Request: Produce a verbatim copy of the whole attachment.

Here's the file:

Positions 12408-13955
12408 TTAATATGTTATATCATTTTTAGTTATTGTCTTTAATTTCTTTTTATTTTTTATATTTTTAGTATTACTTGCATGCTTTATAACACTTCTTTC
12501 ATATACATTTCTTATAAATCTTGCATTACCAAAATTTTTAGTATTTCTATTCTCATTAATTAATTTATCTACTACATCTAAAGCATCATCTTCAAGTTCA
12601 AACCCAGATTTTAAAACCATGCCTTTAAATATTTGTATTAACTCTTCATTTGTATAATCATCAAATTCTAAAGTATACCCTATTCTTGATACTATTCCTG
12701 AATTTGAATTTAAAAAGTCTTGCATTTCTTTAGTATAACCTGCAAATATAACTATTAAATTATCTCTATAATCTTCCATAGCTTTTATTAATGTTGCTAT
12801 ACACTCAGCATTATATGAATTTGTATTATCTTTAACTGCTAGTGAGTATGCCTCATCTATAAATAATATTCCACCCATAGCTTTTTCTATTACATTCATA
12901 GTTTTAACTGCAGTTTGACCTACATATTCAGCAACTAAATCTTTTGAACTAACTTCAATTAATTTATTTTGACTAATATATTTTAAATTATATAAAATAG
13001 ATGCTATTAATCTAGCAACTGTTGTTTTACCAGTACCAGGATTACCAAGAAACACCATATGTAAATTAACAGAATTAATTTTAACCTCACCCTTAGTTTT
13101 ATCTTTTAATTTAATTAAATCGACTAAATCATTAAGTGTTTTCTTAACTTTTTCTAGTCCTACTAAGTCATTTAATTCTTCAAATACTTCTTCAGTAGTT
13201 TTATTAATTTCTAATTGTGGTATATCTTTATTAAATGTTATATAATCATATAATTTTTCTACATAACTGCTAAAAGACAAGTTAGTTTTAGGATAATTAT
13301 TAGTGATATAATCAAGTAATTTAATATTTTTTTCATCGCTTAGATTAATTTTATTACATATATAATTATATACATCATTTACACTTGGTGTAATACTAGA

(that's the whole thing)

Positions 12408-13955
12408 TTAATATGTTATATCATTTTTAGTTATTGTCTTTAATTTCTTTTTATTTTTTATATTTTTAGTATTACTTGCATGCTTTATAACACTTCTTTC
12501 ATATACATTTCTTATAAATCTTGCATTACCAAAATTTTTAGTATTTCTATTCTCATTAATTAATTTATCTACTACATCTAAAGCATCATCTTCAAGTTCA
12601 AACCCAGATTTTAAAACCATGCCTTTAAATATTTGTATTAACTCTTCATTTGTATAATCATCAAATTCTAAAGTATACCCTATTCTTGATACTATTCCTG
12701 AATTTGAATTTAAAAAGTCTTGCATTTCTTTAGTATAACCTGCAAATATAACTATTAAATTATCTCTATAATCTTCCATAGCTTTTATTAATGTTGCTAT
12801 ACACTCAGCATTATATGAATTTGTATTATCTTTAACTGCTAGTGAGTATGCCTCATCTATAAATAATATTCCACCCATAGCTTTTTCTATTACATTCATA
12901 GTTTTAACTGCAGTTTGACCTACATATTCAGCAACTAAATCTTTTGAACTAACTTCAATTAATTTATTTTGACTAATATATTTTAAATTATATAAAATAG
13001 ATGCTATTAATCTAGCAACTGTTGTTTTACCAGTACCAGGATTACCAAGAAACACCATATGTAAATTAACAGAATTAATTTTAACCTCACCCTTAGTTTT
13101 ATCTTTTAATTTAATTAAATCGACTAAATCATTAAGTGTTTTCTTAACTTTTTCTAGTCCTACTAAGTCATTTAATTCTTCAAATACTTCTTCAGTAGTT
13201 TTATTAATTTCTAATTGTGGTATATCTTTATTAAATGTTATATAATCATATAATTTTTCTACATAACTGCTAAAAGACAAGTTAGTTTTAGGATAATTAT
13301 TAGTGATATAATCAAGTAATTTAATATTTTTTTCATCGCTTAGATTAATTTTATTACATATATAATTATATACATCATTTACACTTGGTGTAATACTAGA